Carnival is coming up at the beginning of March, and no place on earth does Carnival like Rio de Janeiro, so we thought this would be a great opportunity to devote an issue to Brazil.

Carnival, for those who don’t know its meaning, is a celebration common in predominantly Catholic countries. It is a festival in preparation for Lent, the period before Easter when Catholics traditionally gave up eating meat as an act of penitence. In fact, the word “carnival” derives from Latin words meaning, approximately, “Goodbye, meat.” The origins of the celebration, however, long pre-date Christianity.

In many places the celebration is limited to Mardi Gras (Shrove Tuesday), the day right before Ash Wednesday when Lent begins. But in Rio, the festivities start on the Saturday before Ash Wednesday and continue through the following Tuesday. This year it runs from March 5 through March 8.

But before we tell you more about Carnival (“Carnaval” in Portuguese), let’s look a little more at Brazil and the reasons that it is included, along with Russia, India and China, in the grouping known as the BRIC countries—countries considered to emerging economic powers.

Brazil, the emerging power

Brazil is the fifth largest country in the world, both by population and by land mass, and has long represented a potentially great economy. It currently has the eighth largest economy in the world with an average annual growth rate of close to 4%.* Businesses everywhere are attracted by the prospects for Brazil as a consumer market. It is already the world’s fourth largest market for automobiles, and foreign investment in domestic automobile production is growing along with imports. On the export side, agricultural products, such as sugar, coffee, beef and soybeans, remain very important, constituting 36% of exports; but Brazil also has a very advanced industrial sector and is a regional leader in technology, especially in areas related to energy and agriculture.

One sign of Brazil’s new status – a status that Brazilians are only just getting used to – is the fact that it will play host to both the 2014 World Cup and the 2016 Summer Olympics.

Although the official language of Brazil is Portuguese, its population is very diverse, mixing descendants of indigenous tribes, Portuguese settlers, and former African slaves with those of immigrants from all over the world. And Brazil’s large area is as varied as its population, with large cities, coastal beaches, the bulk of the huge Amazon rain forest, and some of the most breathtaking waterfalls in the world.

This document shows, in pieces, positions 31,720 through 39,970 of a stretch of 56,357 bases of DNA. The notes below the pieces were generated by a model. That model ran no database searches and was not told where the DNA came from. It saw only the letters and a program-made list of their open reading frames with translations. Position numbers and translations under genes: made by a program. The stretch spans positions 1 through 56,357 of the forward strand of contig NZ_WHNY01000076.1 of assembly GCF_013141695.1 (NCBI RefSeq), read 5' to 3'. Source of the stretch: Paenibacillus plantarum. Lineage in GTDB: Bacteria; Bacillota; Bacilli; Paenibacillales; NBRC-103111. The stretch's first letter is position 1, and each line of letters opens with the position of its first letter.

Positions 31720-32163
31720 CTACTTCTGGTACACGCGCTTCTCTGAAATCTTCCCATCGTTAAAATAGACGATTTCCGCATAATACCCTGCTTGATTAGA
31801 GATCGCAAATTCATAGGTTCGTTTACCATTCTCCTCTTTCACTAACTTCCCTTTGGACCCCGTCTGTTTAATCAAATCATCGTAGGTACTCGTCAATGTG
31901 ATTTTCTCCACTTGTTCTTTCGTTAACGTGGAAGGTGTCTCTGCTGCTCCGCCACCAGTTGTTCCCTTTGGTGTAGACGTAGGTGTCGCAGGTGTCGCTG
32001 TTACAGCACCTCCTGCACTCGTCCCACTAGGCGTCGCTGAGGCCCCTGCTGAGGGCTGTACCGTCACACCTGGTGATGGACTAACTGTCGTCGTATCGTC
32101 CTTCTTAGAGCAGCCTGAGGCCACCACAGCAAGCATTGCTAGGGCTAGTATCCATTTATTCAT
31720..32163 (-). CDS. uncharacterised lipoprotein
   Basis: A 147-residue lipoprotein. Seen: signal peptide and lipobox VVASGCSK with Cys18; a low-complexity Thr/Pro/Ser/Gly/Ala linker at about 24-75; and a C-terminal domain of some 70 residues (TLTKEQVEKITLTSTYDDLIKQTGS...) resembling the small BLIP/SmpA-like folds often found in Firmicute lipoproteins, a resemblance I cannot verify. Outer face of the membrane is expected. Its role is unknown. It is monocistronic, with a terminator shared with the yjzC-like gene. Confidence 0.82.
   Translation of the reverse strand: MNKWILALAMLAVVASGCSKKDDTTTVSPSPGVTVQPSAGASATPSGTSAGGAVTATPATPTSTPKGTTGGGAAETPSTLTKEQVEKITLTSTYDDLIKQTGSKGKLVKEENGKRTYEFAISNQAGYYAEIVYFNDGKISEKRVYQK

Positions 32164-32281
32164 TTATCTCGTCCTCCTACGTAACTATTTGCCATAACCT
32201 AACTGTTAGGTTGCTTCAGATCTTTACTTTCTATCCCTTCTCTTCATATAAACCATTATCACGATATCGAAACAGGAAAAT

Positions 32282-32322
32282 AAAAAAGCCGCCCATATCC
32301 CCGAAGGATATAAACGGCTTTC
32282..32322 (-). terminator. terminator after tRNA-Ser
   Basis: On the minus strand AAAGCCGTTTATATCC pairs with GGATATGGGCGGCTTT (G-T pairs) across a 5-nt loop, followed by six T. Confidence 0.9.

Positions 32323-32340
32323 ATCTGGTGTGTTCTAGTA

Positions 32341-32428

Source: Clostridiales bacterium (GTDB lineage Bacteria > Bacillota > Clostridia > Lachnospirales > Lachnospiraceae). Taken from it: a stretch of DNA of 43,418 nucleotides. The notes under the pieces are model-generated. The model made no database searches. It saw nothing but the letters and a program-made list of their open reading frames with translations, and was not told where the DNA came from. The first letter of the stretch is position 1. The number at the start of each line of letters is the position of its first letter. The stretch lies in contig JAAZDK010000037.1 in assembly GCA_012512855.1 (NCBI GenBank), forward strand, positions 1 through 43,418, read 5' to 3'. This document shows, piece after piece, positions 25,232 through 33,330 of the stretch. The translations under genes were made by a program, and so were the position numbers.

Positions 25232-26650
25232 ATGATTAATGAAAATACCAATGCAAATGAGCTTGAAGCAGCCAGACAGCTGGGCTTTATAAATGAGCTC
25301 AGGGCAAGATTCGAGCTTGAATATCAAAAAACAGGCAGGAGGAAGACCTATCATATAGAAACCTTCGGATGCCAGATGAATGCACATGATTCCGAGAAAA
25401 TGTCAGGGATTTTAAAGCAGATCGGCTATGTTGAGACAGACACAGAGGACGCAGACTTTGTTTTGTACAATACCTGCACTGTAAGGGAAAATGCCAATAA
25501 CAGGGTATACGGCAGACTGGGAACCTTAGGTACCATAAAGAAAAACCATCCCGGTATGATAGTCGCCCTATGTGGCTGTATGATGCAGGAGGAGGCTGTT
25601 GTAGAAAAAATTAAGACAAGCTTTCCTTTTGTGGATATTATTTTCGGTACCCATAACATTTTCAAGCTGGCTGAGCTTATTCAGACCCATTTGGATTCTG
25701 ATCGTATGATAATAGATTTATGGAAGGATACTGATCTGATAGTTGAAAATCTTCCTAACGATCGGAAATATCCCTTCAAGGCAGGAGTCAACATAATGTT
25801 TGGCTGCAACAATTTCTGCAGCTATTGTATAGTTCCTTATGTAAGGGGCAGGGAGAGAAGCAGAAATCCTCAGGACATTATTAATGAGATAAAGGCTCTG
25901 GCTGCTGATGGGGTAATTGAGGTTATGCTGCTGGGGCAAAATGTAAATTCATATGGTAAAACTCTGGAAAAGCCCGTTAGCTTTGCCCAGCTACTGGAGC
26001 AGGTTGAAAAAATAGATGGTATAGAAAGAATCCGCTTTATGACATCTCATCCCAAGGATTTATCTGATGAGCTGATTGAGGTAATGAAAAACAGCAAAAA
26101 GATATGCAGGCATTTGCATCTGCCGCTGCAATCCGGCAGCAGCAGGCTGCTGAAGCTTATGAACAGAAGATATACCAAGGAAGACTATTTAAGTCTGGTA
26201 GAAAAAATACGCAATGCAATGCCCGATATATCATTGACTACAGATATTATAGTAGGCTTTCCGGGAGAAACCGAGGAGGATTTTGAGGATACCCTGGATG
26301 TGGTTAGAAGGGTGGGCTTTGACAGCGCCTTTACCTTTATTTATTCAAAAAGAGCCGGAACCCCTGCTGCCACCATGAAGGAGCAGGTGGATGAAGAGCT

Carnival (cont.)

But back to Carnival: Rio’s celebration goes back to 1840, when its first masked ball was held. By the mid-1800s, street parades were introduced. The samba, “a mix of Angolan semba, European polka, African batuques, with touches of Cuban habanera and other styles,” didn’t make its first appearance until 1917. Today, it is the sound of Carnival. In fact, Carnival is now organized by the samba schools, neighborhood associations that often provide much more than just music. The schools choose themes and compete to outdo each other with elaborate costumes and floats – something Philadelphians are familiar with from the Mummers’ Parade.

If you can’t make it to Rio for Carnival, you can get a wonderful taste of it through the photos of the 2007 celebration on Sergio Luiz’s Flickr album, or sample some of the “most over the top moments” from 2010 in the Huffington Post.

Or, to get a broader taste of the country, take a virtual tour of the Amazon jungle or of the world-famous Iguassu Falls.

And, if you’re doing business, or thinking of doing business, with Brazil, don’t forget to contact us to discuss how we help you with your language needs.

*Note added Feb 19 2014: At the end of 2012, according to the World Bank, Brazil ranked as the seventh largest economy in the world as measured by GDP, but it’s economy has been troubled in recent years. After a dip due to the world economic recession in 2008, the growth rate soared to 7.5% in 2010 but was only 2.7% and 0.9% respectively in 2011 and 2012. Projections are that final numbers for 2013 will show growth of about 2.3%. Brazil predicts the same rate of growth for next year but economists predict a growth rate below 2%.

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